Feeding The Lawn – During late spring and summer, the rapid growth of grass means that frequent mowing is essential. The dangers of allowing the grass to grow too tall have already been pointed out, so the turf must be kept at the recommended height no matter how actively it is growing. On this basis it might seem that feeding the lawn is a foolish thing to do. Isn’t it hard enough to keep the grass down without forcing it to grow more quickly? Is it really worth the extra cost of fertilizer and the need for extra cutting just to make the grass look greener? The simple answer is that the plant foods contained in a compound lawn fertilizer do much more than make the grass look greener.
Their main task is to produce closely-knit turf in which neither weeds nor moss can obtain a ready foothold. The grass is indeed made more attractive because of its deeper green color, but equally important is the build up of resistance to drought and disease. Mowing is a serious drain on the soil’s reserve of major plant foods. Nitrogen becomes exhausted quite quickly – phosphates and potash more slowly. Unless the reserves are replaced the grass turns pale and the turf becomes thin and sparse. Fertilizer is needed – not too little but not too much. Good lawn management calls for a regular lawn feeding programme.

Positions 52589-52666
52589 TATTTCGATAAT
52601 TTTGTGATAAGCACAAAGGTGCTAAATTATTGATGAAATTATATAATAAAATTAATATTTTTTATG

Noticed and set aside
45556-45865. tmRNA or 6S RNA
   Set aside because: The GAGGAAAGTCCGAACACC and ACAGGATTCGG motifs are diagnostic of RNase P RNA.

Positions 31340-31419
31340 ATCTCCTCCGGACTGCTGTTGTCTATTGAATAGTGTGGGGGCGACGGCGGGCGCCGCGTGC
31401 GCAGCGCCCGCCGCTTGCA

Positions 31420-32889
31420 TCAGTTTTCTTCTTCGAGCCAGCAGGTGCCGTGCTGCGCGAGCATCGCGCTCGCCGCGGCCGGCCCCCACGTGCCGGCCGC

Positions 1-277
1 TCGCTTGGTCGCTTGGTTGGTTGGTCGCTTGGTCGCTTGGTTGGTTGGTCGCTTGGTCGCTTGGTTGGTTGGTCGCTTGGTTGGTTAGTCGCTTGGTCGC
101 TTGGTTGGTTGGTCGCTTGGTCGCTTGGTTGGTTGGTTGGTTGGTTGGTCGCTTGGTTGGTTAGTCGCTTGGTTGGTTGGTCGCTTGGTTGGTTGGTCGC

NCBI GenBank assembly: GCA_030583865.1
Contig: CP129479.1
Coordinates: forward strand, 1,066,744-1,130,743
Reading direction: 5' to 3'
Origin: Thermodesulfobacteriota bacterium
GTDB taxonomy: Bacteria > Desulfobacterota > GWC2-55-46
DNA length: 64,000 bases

Fertilizers and the weather
Before feeding check the weather forecast. If possible, pick a time when showery weather is likely. Avoid feeding during prolonged dry weather. If treatment must be done at such times, water thoroughly shortly BEFORE application and then treat as soon as the foliage is dry.
The grass should be dry and the soil moist at the time of treatment. Never feed the lawn when it is raining. If rain does not fall for 2 days after application, water the treated lawn thoroughly to carry the fertilizer down into the soil.